Microsoft Research Connections Blog

The Microsoft Research Connections blog shares stories of collaborations with computer scientists at academic and scientific institutions to advance technical innovations in computing, as well as related events, scholarships, and fellowships.

How might climate change affect our food supply?

How might climate change affect our food supply?

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How might climate change affect our food supply?It’s no easy question to answer, but prudence demands that we try. Thus, Microsoft and the United States Department of Agriculture (USDA) have teamed up to tackle “food resilience,” one of several themes that make up the White House’s Climate Data Initiative.

“Through his Climate Data Initiative, President Obama is calling for all hands on deck to unleash data and technology in ways that will make businesses and communities more resilient to climate change,” said John P. Holdren, President Obama’s Science Advisor. “The commitments being announced today answer that call by empowering the U.S. and global agricultural sectors with the tools and information needed to keep food systems strong and secure in a changing climate.”

The Climate Data Initiative has unleashed a torrent of climate-related data from NOAA, NASA, the US Geological Survey, US Department of Defense, and other federal agencies, including the USDA. These facts and figures, which reside on Data.gov's Climate website, pose a classic “big data” challenge: how to efficiently analyze enormous information sets and share the meaningful insights.

The overarching goal is to discover the food supply's key vulnerabilities and inherent resiliency to climate change.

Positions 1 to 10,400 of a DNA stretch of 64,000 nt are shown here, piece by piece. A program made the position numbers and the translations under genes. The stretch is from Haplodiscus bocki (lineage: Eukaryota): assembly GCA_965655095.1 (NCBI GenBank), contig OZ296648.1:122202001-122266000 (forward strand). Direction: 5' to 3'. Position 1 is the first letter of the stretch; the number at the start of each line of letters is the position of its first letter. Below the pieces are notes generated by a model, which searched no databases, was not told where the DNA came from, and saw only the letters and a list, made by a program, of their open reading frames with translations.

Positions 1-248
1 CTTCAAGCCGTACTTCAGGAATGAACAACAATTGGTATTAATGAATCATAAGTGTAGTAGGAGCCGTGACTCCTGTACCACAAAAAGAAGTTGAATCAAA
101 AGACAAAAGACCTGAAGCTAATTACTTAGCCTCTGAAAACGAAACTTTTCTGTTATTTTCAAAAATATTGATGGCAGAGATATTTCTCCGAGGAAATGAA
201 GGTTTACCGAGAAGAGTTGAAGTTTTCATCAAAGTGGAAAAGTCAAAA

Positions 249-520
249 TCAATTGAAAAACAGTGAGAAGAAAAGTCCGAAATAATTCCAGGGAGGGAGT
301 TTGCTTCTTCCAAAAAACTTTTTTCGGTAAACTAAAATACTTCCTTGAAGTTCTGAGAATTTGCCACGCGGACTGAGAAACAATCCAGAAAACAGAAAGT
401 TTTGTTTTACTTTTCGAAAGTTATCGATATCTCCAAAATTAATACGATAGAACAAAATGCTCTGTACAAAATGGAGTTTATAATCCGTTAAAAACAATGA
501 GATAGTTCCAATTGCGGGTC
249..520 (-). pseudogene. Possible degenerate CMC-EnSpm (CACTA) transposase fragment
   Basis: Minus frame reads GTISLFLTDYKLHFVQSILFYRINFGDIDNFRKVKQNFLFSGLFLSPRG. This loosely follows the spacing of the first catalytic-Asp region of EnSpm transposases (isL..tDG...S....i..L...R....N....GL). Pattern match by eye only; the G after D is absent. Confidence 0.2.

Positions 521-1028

The overarching goal is to discover the food supply's key vulnerabilities and inherent resiliency to climate change.

Microsoft has posted the USDA datasets to the Microsoft Azure Marketplace (enter search term USDA), and, together with the USDA, we will be sponsoring workshops, webinars, and “appathons” to demonstrate the value of open access data and to promote the development of tools for understanding these datasets. The overarching goal is to encourage data providers, scientists, farmers, food producers and the public to discover the food supply’s key vulnerabilities and inherent resiliency. This predictive information will inform a planning model built on the powerful business intelligence tools that are part of the Microsoft Azure cloud-computing platform, enabling federal agencies, along with the public, access and tools to promote data synthesis with other data sources.

To advance this effort even further, Microsoft Research is announcing a special Climate Data RFP focused on food resilience in the face of climate change. This RFP offers 12 months of free cloud-computing resources to 20 awardees selected from proposals submitted by September 15, 2014. Each award provides up to 180,000 hours of cloud-computing time and 20 terabytes of cloud storage.

The award offers 12 months of free cloud-computing resources to 20 awardees selected from proposals submitted by September 15, 2014.The award offers 12 months of free cloud-computing resources to 20 awardees selected from proposals submitted by September 15, 2014.

To qualify for the awards program, you must be affiliated with an academic institution or non-profit research laboratory. In addition to individual investigator projects, we are interested in projects that will support access to services and data of value to a collaboration or community.

Your proposal should not exceed three pages in length. It should include resource requirement estimates (number of core, storage requirements, and so forth) for your project. Apply and learn more about the RFP at Food Resilience Climate Data Initiative.

We encourage all investigators to join with the USDA and us in an effort to understand the impact of climate change on our food supply.

Dan Fay, Director for Earth, Energy, and Environment, Microsoft Research

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